- Meal prep. Planning your meals for the week cuts out last-minute dinner buying. When you wait until the day-/night-of to buy dinner, you’re more worried about getting food on the table than spending wisely. Plan and buy your meals for the week at the beginning of the week.
- Walk when you can. You don’t need to rely on your car to go everywhere (unless you live in the middle of nowhere). If it’s within walking distance, get some light exercise and fresh air.
- Take advantage of coupon apps. You take your phone everywhere anyway. There are so many cash back and coupon apps that make it possible to pay less for the things you need. Also take advantage of free rewards programs from stores—they usually offer point-system savings and exclusive sales.
- Go used. Used items are just as good as store-bought items. Plus recycling things like toys, clothes, and tools (that are in good condition) instead of throwing them away reduces waste.
- Try the cash stuffing method. This is an orderly way to effectively budget your money. Cash stuffing requires that you make a list of your life expenses: savings, car note, rent, groceries, shopping, etc. Acquiring the according number of envelopes or zip-lock bags—one for each life expense. Label each envelope/bag with a life expense. When you get paid, withdraw your checks into cash and allocate a little money, or a predetermined amount of money which you can write on the label as well, to each envelope/bag. This ensures that you’re consistently saving for everything that’s important.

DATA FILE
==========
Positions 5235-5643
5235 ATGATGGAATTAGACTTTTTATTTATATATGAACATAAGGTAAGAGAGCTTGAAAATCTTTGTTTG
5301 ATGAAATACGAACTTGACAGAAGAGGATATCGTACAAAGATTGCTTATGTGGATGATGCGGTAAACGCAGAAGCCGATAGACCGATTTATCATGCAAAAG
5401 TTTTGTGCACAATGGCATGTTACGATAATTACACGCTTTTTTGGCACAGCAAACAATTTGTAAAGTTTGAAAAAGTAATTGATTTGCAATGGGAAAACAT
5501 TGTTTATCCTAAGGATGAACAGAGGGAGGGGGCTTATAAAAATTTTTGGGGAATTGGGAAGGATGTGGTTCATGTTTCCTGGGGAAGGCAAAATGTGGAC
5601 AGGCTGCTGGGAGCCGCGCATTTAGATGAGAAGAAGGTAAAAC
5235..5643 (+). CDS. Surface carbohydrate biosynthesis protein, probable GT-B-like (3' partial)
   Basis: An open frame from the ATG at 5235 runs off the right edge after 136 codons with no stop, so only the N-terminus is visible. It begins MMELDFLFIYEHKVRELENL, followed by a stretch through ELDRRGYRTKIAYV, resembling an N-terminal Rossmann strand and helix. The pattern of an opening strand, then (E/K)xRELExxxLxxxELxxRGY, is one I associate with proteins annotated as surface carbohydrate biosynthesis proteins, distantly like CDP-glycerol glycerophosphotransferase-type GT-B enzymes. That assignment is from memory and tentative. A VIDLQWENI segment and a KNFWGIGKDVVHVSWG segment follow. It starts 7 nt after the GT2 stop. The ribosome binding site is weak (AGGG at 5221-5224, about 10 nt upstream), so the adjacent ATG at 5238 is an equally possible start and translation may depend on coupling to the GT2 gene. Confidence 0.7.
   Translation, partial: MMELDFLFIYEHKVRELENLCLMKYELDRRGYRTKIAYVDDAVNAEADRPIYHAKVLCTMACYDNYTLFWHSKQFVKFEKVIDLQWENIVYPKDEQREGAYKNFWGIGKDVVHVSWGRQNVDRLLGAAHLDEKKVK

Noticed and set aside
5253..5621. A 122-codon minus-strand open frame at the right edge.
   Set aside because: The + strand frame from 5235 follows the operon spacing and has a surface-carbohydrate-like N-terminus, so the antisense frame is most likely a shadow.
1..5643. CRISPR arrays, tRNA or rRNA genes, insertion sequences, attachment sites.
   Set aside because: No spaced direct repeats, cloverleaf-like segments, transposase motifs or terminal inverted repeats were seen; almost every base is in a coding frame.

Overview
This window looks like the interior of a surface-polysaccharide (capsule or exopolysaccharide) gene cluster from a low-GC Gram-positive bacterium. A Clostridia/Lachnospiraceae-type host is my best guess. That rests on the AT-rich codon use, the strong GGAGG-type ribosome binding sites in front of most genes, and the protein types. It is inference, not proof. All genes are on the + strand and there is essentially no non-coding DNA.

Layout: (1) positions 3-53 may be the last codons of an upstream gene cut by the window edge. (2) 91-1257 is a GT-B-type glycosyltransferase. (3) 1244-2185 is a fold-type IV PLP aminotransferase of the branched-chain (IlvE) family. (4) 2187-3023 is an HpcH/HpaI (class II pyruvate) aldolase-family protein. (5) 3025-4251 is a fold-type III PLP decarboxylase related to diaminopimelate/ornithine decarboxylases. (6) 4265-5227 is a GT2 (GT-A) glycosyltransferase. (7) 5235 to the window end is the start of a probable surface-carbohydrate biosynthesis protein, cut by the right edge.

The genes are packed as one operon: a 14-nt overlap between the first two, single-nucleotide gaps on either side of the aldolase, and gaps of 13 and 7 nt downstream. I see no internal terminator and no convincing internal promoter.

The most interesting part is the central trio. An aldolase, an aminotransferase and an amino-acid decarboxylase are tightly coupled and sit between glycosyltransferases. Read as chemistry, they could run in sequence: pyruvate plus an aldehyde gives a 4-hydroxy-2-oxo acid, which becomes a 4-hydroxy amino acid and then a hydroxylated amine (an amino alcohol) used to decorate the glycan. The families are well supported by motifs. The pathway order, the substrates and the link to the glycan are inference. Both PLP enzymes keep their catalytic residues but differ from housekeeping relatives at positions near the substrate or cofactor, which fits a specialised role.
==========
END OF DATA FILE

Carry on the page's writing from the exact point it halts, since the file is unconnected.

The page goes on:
Though minimalism may outwardly appear as something different depending on your flexibility, nothing’s stopping anyone from implementing minimalist principles into their lives today.
Low income can present unique challenges but they might just be blessings in disguise in this case. It’s a starting point that doesn’t require as much decluttering or cutting down.
The greatest benefit you get from pursuing minimalism is the mental transformation that occurs once you separate yourself from these pacifiers and realize that life is so much more than what you could own.
If you shift your mindset just a little bit to a place of appreciation instead of a place of lack, you’ll see even greater changes in your life that reflect those thoughts and feelings.
It’s not easy to imagine choosing to focus on living with less when you already live with little. This is why low income people tend to spend in spontaneous and flamboyant bursts when they do have money (rather than handling their money with more consideration).
Impulsive and eager spending is a natural symptom of depravity. Being mindful and aware of these things is the only way to combat these internal pressures. Minimalism is an equal opportunity for anyone to learn, grow, and make decisions for their own personal betterment.